The Pixel and Pixel XL are equipped with Android 7.1, complete with features exclusive to the Pixel. This is no longer the Nexus line, so Google are going all out to provide the best software experience, and this includes both a version of Android and several features that aren’t yet available to Nexus devices, let alone other manufacturers.
I’ll start with what’s new in Android 7.0 and 7.1. All of the features available in the preview version of Android ‘Nougat’, which I examined earlier this year, are available in the Pixel XL. Some of these features are fantastic and improve the software experience significantly.
I love Android 7.0’s improved app switcher, which switches to your last used app with a double-tap of the recent apps navigation button. The recent apps menu is larger and easier to navigate, plus there’s split-screen functionality available for every Android app. Split-screen works well, but on a small smartphone screen I didn’t use this feature often; it’s much more useful on tablets.
The upgrades to the notification pane are excellent, far better than any modifications I’ve seen from OEM Android skins. Notifications now include more information thanks to expanded snippets, and there are actions you can perform right from the notification pane like quick replies and email archiving. You can even respond to messages without opening the app itself.
Quick settings have been improved such that you get six quick toggles above your notifications, and swiping down reveals more. This isn’t something new to Android skins, but the Android 7.0 implementation is slick and customizable.
Android 7.0 includes a bunch of under-the-hood improvements as well, including updates to Doze battery saving functionality, and seamless software updates. You’ll find plenty of minor changes as well, such as the revamped settings screen, a better data saver, more emoji, and more.
But the feature set of Android 7.0 isn’t hugely exciting as the update is already available for the Nexus 5X, 6P and older Nexus devices. It’s the features new to Android 7.1 and those exclusive to the Pixel and Pixel XL that are of most interest.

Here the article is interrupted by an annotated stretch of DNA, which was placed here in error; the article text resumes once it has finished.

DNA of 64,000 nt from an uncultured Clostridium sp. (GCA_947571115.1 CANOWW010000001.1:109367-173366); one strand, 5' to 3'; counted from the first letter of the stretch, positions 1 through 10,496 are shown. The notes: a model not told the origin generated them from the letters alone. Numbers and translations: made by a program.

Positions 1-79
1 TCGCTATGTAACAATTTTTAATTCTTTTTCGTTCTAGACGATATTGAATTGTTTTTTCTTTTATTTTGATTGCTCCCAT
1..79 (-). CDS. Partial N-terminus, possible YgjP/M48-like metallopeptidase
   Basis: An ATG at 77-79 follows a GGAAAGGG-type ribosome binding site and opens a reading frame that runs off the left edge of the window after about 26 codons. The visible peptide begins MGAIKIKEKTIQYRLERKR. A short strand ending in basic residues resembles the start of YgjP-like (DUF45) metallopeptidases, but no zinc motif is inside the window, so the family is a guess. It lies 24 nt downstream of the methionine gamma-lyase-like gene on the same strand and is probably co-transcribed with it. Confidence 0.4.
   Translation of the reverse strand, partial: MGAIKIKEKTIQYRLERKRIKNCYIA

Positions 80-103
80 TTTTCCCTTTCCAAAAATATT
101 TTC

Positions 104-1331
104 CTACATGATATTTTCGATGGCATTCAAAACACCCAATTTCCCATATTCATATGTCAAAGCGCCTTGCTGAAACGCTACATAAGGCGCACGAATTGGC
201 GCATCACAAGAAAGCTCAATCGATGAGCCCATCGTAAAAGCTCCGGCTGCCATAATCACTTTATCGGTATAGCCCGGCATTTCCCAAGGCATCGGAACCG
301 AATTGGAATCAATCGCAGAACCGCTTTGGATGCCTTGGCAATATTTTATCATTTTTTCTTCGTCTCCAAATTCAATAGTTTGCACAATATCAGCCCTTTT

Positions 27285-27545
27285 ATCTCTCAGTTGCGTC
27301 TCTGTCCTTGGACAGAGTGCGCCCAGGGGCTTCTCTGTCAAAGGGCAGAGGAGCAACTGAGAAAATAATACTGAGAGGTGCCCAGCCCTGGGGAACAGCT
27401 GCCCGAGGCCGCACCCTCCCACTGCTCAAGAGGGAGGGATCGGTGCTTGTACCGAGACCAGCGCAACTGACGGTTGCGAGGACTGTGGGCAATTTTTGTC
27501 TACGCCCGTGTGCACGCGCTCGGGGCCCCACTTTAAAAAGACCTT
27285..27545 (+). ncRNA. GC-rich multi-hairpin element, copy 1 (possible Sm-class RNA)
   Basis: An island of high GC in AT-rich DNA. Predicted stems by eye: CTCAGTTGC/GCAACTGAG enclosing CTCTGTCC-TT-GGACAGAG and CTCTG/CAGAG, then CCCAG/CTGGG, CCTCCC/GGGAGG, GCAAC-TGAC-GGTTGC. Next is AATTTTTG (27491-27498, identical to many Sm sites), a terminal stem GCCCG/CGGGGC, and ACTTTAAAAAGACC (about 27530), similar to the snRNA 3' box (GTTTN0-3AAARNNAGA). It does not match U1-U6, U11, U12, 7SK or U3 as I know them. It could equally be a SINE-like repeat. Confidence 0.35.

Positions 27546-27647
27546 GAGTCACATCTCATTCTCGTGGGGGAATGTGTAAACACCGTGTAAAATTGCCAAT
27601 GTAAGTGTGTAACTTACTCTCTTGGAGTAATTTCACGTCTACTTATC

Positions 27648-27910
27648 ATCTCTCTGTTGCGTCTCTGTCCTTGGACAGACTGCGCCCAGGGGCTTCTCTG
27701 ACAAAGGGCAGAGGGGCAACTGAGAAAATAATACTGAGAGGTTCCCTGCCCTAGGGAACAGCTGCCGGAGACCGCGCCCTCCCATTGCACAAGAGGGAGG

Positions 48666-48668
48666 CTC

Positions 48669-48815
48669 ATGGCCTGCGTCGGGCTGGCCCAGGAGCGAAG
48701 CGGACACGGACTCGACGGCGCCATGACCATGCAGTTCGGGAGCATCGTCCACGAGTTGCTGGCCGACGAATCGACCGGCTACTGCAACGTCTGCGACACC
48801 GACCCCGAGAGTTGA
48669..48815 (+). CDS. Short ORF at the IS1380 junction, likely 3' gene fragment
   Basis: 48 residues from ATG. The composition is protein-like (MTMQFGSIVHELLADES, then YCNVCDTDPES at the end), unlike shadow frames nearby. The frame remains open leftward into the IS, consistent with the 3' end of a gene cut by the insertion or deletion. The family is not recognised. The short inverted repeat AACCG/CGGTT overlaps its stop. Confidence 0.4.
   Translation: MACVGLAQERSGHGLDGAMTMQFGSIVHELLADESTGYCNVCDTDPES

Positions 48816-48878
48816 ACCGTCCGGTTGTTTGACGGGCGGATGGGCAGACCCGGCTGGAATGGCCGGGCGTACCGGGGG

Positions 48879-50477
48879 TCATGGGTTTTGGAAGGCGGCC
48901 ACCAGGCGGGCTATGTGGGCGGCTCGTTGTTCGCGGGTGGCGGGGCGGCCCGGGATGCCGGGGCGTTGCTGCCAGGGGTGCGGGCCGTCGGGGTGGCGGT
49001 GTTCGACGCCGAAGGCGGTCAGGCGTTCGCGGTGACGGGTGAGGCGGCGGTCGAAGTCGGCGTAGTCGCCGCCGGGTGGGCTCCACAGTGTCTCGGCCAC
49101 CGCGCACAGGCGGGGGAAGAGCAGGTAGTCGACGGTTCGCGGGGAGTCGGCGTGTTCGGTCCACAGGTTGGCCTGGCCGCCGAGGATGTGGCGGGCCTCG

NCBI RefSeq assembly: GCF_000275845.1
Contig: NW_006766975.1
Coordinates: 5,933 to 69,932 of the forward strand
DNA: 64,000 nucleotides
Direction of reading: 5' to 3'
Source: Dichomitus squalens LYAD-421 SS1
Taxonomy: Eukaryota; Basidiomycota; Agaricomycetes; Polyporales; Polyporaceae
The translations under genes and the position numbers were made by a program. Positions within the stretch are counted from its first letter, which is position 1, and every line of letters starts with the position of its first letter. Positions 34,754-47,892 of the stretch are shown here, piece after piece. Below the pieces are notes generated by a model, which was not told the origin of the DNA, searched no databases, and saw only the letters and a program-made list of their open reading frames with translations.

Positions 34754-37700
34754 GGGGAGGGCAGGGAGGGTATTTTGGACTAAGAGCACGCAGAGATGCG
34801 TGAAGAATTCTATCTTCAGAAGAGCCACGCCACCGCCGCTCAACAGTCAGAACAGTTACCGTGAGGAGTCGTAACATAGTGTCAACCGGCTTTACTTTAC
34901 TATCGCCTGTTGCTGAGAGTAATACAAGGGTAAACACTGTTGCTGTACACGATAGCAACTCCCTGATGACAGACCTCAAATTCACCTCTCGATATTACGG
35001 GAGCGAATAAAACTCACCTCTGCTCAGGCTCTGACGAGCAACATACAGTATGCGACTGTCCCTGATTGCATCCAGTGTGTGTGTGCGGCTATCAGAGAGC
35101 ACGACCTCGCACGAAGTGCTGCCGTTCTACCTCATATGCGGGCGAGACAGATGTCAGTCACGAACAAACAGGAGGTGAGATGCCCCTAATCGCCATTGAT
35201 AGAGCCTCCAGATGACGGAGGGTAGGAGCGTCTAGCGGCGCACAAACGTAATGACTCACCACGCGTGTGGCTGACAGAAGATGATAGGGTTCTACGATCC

Android 7.1 is an incremental update that adds a few extra features to Android 7.0. There’s a new Night Light feature that tints the screen orange either on-demand or on a schedule to improve night time display viewing. GIF keyboards are now supported, and Google Keyboard has been updated to include a GIF section, although it only works in a small selection of apps. There’s also full support for Daydream VR.
The most exciting features of the Pixel series are exclusive to the phone. Google Assistant is perhaps the best, as it takes the voice assistant that was already available in Google Now and improves it. Available through a long-press of the home button, or by saying “OK Google” in any app or when the screen is off, Google Assistant is available to respond to your queries and demands in a conversational manner.
The best part of Google Assistant is the way it remembers context and information, which makes your conversations with it feel more natural. Google Now already had support for context, but Assistant can now save information for future use, such as the name of your wife, that can be used in future results. Then it becomes easy to say things like “text my wife to say I love her” and receive a meaningful result, complete with a nice conversation that involves how I want to send it, all without touching the phone itself.
Assistant is a good step forward for artificial intelligence assistants, but it still feels formulaic in some respects. It doesn’t respond properly to every query, and sometimes it doesn’t understand the proper context for my questions. Google is constantly improving their Assistant, though, and what it can do at launch will only be a fraction of its future capabilities. The technology is promising, and the conversational nature of Assistant is better than what I’ve used previously.
It’s also important to realize that Assistant is not just a gimmick with features as limited as Siri. I found myself using it often, especially when I wanted to get a quick snippet of information when my phone wasn’t in reach.
Notice the change in wallpaper perspective between the lock screen and home screen?
The Pixel XL also includes a Smart Storage feature that I haven’t seen in Android before. When enabled, the feature automatically clears out photos and videos from your phone when storage is running low. It only deletes items if it knows they are backed up, and you can specify to remove photos older than 90 days, for example.
I also love the wallpaper selection available to the Google Pixel. The new Pixel launcher not only includes large collections of wallpapers that can be rotated on a daily basis, but there’s also incredibly cool “live earth” wallpapers with 3D effects. Every time I unlock my Pixel XL, the image perspective changes to give me a different angle of the Pantheon (which I chose from several options) in what is an engrossing effect. It’s a small thing, but it’s one of my favorite Pixel features.
The new Pixel launcher also shrinks the Google search bar to a simple G logo, which I’m not a massive fan of from a visual perspective. However, the improved dock that displays five app icons combined with a cleaner visual style makes the Pixel launcher a general improvement on the old Android launcher. Live support from the settings screen is pretty neat too.
Despite having exclusive features, the Pixel and Pixel XL come with all the benefits of previous Nexus devices: no bloatware applications installed out of the box, and fast update support (although perhaps not on Verizon). The Pixel phones will be the first to get Android security patches, and the first to get new versions of Android, and that’s always a bonus.